Wipe and lubricate your chain before every ride – it’s that simple. Lubrications are made from various ingredients – there are wax-based lubes and there are wet lubes. It’s a good idea to keep a notebook in which you record which lube you use and how long your chain lasts. In this way you’ll find out which lube works best for your bike and your type of riding.

Chain Suck

Ever experienced this? This happens when the chain doesn’t release from the bottom of the chainring and pulls up instead – rather than running straight to the lower rear derailleur. Don’t blame this on the front derailleur – it’s caused by a worn chain.

Chain wear indicator

The rule of thumb is to replace a chain after you’ve put a thousand miles on it, but if you don’t have an odometer on your bike and don’t keep track of how many miles you ride, what can you do? Simple. Purchase a chain wear indicator, and use it on a week-to-week basis. You want to replace the chain as soon as it “goes out of spec” because if you don’t, it will wear down the cogs on the drive train and you’ll have to replace that as well, as the new chain you eventually do get probably won’t fit.

How To Use A Chain Tool

Once your mountain bike chain becomes damaged, you should immediately replace it with a new one. It is possible however, to repair a broken chain using a chain tool. For this very reason, most mountain bikers travel with a chain tool.

Your chain has three basic components – the metal side plates, the rollers between the side plates, and the rivets, or pins which go through the rollers and help to hold the plates together. These pins allow the rollers to freely turn as the chain moves around the cogs.

If your chain happens to break, you’ll need to remove the broken link and replace it with a spare link. To do this, simply reattach the two ends of the broken chain and ride on a shorter chain until you can get it replaced.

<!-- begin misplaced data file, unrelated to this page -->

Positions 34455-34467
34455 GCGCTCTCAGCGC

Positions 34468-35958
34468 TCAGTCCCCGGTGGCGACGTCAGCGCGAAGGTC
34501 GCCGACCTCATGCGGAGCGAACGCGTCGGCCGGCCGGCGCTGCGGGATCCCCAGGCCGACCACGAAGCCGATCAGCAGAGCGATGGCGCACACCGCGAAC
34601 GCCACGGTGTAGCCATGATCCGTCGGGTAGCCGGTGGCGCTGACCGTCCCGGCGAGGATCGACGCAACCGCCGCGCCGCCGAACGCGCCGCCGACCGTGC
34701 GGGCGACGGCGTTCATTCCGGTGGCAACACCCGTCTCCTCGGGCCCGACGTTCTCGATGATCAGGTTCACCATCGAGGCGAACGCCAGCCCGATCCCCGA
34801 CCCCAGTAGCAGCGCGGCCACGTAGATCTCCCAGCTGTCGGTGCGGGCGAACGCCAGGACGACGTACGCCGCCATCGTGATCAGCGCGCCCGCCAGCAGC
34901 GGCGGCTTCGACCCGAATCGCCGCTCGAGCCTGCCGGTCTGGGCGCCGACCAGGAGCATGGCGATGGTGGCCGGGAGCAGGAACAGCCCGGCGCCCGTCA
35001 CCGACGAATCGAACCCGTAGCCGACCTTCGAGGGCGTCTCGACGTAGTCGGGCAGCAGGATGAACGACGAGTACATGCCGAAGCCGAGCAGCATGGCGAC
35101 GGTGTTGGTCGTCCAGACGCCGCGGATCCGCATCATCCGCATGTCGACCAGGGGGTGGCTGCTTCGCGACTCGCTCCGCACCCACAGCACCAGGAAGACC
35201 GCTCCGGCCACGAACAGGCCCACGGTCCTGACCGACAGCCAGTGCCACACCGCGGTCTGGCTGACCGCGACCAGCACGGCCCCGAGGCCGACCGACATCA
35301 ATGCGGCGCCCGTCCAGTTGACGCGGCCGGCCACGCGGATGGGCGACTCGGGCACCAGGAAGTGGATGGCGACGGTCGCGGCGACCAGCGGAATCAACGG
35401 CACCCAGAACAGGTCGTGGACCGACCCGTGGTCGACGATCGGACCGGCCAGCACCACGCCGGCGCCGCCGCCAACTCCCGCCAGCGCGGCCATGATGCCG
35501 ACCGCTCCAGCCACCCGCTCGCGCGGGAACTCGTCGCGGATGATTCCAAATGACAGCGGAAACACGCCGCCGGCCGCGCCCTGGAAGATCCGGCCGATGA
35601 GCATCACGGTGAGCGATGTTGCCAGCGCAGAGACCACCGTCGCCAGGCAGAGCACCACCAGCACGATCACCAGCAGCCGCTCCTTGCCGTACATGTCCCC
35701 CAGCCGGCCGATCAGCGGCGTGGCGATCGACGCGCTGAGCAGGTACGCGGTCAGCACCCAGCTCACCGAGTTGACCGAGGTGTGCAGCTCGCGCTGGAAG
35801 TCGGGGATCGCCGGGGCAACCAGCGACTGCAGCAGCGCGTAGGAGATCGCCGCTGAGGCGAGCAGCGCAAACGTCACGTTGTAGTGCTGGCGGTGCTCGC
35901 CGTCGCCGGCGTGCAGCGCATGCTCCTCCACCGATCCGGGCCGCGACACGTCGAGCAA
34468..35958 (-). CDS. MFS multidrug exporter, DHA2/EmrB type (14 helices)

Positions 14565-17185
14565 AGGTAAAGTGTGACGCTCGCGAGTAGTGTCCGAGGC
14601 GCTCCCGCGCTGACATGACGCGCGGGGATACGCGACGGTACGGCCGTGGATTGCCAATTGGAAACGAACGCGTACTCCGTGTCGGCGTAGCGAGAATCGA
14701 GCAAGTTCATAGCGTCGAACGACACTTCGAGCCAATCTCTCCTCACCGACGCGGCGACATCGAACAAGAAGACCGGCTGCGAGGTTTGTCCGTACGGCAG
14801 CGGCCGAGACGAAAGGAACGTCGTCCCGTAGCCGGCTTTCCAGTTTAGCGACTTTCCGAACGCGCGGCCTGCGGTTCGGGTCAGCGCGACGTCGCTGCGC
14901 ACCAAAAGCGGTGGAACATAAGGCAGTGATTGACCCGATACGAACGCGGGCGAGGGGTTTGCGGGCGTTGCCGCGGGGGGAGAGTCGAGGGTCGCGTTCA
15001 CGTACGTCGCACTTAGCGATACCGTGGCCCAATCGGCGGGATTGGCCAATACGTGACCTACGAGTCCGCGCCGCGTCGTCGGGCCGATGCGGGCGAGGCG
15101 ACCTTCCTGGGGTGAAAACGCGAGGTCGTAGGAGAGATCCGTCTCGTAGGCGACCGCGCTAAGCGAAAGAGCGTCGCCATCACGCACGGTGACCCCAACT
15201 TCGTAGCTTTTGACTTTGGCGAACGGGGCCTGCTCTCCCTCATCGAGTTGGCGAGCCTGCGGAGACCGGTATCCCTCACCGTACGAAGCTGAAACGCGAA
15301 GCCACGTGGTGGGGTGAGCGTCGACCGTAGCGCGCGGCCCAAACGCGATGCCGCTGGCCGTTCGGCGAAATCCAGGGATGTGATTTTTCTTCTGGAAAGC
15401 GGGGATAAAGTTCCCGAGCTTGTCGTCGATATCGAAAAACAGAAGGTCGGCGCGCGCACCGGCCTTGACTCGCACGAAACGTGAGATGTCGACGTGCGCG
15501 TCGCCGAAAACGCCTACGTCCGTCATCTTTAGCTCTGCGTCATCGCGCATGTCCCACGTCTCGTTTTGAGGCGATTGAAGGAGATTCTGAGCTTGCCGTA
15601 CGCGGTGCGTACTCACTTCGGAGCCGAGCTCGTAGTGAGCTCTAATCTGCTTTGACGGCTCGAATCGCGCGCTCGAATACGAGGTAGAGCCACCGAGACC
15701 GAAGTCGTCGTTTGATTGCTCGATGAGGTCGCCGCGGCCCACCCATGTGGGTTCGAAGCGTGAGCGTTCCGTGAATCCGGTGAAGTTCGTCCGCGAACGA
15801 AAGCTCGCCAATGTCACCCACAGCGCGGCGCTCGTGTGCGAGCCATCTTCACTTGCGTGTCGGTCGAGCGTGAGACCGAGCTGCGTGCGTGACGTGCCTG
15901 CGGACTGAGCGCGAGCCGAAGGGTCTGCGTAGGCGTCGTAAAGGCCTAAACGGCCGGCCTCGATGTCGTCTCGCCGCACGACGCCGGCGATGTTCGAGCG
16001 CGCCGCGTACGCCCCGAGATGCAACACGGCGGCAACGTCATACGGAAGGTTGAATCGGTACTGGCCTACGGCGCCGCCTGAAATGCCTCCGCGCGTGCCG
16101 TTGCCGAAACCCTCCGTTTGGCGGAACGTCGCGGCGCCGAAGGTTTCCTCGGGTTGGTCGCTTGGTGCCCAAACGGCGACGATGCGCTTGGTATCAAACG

To remove a broken link of chain, place it in the chain tool. Now, turn the tool counter clockwise until the rivet pin of the chain tool touches the chain rivet. Continue to turn the tool until the pin pushes out of the roller. Be very careful, as you want to stop turning when the pin is right at the edge of the roller, before it moves through the outer side plate.

Now, turn the tool in the other direction, and back it out of the roller. Set the tool to the side, then work the chain very gently from side to side and extract the inner side plates and roller.

Now is the time to re-route the chain through the bike. You may want to have a chain retaining tool or some to help you hold the chain in the right spot as you route and repair it.

Now that the broken link has been removed and you’ve re-routed the chain, you’re ready to insert a new link or simply connect the links that were beside the broken one. The process here is the same – align the two ends so that the link with the inner side plates will fit inside the link with the pin and outer side plates. Now, use the chain tool to push the pin inward until it’s positioned evenly between the side plates.

The easiest way to learn how to do this or feel comfortable doing it is to have someone show you, then actually practice with a chain and a chain tool. You’ll have no trouble at all making a temporary repair in a mountain bike chain once you’ve seen it done by a professional and practiced it yourself a few times.